The Hardest Bugs in The World – Part One

Some bugs in software are extremely hard to track down. One keeps trying to “kill” them and fail for a long time. Much like the guys in this video.

The most difficult bugs in the world can take months to track down and isolate. While not always deadly, Sometimes even when the bug location is known (like George Bush in Washington DC) the fix itself can be extremely difficult.

Bugs are hard to solve when they are non deterministic, non reproducible or out of control. They happen only in production system, or only during load, only at certain places, or just on the customer desktop.

Here are few examples of elusive software bugs, their characteristics and how to turn them into butterflies of code :).

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Bugs in other people code

We just found a bug in the way Firefox loads plug-ins. It appears that Firefox tries to cache a plug-in DLL so it does not have to load it many times. While the feature is useful there is a flaw in the caching mechanisms that causes Java plug-in to load instead of our plug-in for our object.

Why was it hard to find ? The bug only happens at very specific conditions, and not all the time. It only happens on Firefox 3.6.3. It only happens when the Plug-In uses the Object HTML tag and not the “SRC” attribute. It only happens when Java and our Plug-In are loaded in the same page, in a certain order …

What did we do ? we  (which means Leeor) compiled Firefox and ran the source code with a debugger . Thanks god for Open Source. If we had the same issue in IE, we would not have had much of a chance to solve it. We submitted the bug to Firefox,but since we needed a solution right away, we were able to find a workaround, by finding the root cause.

Memory Leaks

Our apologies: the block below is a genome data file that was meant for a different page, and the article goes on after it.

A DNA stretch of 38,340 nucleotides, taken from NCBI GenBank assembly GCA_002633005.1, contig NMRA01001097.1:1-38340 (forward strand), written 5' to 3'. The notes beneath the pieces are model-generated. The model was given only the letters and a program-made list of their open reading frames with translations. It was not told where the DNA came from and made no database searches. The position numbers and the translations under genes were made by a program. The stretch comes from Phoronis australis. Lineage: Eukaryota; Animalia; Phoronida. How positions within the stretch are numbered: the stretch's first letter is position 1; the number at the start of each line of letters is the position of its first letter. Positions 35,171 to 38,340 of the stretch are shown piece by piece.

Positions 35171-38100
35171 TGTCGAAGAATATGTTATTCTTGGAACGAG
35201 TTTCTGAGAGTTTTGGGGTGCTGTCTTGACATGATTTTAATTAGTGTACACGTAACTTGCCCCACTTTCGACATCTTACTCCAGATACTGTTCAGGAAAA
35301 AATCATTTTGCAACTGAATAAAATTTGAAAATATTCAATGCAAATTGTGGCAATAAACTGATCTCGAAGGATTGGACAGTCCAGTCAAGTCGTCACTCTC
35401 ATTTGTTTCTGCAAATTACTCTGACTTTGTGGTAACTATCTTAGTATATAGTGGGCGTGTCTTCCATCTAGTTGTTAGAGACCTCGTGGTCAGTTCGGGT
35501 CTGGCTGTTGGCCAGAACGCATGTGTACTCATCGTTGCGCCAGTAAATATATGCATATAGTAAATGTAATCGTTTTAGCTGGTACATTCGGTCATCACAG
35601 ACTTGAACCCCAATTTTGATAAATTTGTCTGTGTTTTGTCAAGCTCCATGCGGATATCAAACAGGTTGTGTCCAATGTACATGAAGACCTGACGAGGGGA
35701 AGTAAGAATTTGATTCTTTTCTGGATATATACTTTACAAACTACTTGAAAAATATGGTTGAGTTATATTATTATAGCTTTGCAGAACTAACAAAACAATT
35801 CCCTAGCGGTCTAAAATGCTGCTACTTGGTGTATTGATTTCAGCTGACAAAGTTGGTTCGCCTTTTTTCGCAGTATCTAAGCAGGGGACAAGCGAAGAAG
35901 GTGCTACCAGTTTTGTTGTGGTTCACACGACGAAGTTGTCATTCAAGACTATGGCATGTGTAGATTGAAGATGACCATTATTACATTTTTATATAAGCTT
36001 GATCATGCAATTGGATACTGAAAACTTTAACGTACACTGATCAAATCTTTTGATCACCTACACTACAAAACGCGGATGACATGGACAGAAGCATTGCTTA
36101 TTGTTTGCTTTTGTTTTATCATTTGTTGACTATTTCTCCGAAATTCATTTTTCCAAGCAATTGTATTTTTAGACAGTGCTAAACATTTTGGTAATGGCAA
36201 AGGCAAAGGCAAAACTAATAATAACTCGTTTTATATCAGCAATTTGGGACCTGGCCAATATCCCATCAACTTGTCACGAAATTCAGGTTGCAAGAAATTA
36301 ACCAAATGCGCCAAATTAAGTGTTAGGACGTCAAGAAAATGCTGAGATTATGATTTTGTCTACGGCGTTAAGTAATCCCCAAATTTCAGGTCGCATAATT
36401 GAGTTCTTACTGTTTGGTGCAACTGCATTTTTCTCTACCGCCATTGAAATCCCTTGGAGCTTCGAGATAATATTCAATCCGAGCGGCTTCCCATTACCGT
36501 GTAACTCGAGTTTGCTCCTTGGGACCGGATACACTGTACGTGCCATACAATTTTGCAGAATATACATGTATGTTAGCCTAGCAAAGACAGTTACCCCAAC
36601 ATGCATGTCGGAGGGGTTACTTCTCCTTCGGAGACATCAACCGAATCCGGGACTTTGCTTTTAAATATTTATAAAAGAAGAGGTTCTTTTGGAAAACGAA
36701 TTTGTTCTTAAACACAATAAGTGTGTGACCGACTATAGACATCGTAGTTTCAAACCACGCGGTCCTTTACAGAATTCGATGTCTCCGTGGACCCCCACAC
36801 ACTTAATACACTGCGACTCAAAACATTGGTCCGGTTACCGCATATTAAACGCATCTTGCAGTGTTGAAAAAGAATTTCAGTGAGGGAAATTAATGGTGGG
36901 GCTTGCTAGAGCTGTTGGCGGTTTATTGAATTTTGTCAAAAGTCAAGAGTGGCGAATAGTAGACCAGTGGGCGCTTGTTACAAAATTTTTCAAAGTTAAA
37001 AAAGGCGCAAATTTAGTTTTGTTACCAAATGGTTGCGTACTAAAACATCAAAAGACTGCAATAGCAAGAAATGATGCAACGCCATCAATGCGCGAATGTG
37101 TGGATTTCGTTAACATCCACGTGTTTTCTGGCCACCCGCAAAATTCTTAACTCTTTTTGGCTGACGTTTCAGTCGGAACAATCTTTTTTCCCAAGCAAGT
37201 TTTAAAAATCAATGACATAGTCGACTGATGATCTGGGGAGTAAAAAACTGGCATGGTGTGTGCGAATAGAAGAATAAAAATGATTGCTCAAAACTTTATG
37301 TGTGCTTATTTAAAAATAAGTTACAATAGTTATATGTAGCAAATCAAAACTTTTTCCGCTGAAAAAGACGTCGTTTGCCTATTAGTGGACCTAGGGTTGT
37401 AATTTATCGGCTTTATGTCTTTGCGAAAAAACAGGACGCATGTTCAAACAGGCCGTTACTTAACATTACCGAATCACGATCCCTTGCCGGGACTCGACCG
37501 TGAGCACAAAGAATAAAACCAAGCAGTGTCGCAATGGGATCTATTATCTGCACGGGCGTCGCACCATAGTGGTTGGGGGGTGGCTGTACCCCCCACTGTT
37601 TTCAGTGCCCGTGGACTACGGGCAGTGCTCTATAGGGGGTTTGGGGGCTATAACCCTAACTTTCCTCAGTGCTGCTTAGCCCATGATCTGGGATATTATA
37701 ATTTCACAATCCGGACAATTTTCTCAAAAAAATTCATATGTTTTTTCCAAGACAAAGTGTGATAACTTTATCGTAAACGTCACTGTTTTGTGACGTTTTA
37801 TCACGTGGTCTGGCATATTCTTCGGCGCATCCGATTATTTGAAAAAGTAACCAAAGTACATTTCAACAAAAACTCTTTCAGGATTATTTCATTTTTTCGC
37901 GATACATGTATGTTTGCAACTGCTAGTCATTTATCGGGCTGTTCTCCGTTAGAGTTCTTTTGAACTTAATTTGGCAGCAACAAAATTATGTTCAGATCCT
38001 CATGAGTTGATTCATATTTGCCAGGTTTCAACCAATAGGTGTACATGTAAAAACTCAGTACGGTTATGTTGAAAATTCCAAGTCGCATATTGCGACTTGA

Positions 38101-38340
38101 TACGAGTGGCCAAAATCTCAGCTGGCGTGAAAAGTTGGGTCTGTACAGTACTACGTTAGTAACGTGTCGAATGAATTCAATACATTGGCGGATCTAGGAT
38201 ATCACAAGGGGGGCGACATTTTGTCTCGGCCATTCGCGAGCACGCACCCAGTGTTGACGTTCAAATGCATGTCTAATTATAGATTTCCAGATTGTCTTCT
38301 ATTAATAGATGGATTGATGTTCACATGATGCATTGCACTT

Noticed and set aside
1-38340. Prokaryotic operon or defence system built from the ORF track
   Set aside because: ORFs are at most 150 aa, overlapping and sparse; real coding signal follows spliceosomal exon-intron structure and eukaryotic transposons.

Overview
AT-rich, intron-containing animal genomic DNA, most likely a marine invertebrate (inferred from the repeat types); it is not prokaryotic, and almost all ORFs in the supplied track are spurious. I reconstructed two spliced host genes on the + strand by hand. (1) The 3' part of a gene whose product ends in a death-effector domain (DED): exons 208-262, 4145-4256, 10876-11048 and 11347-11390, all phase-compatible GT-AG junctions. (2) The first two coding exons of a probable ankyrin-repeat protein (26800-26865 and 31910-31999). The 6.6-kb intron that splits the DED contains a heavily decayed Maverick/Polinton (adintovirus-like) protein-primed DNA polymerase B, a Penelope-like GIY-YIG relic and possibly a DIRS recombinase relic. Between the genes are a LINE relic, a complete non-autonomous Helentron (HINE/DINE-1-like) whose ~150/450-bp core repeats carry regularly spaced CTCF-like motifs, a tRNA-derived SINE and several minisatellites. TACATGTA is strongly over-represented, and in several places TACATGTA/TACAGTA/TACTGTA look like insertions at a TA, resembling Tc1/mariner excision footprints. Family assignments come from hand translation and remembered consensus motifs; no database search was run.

Why was it hard to find ? Memory leaks are extremely hard to find because they tend to be non deterministic.  When the memory of the process just keeps growing, it is relatively easy to find the problems source. But in many operating systems the memory management and garbage collection have become so sophisticated, it is not trivial to know if there is a leak or not. Memory goes up and down , or just stays still.

In theory,  memory management problems were supposed to go away in Java,C# and Python. While most of them have, the ones that remain are the hardest one to solve.  For a while we kept hunting an “Out Of memory’ problem in IronPython. In the good (?) old days of C++ we could have used a memory profiler to locate our lost memory chunks.  In IronPython this is next to impossible, since the .Net object are so mangled it is not possible to correlate them to original language objects. therefore, traditional tools like Quantify have little value.

What did we do ? Sometime the best resolution is to write a custom memory management library. We used this trick in Check Point when we needed to debug memory leaks in the kernel, where no standard tool works. This approach works especially well when this infrastructure is written form the ground up.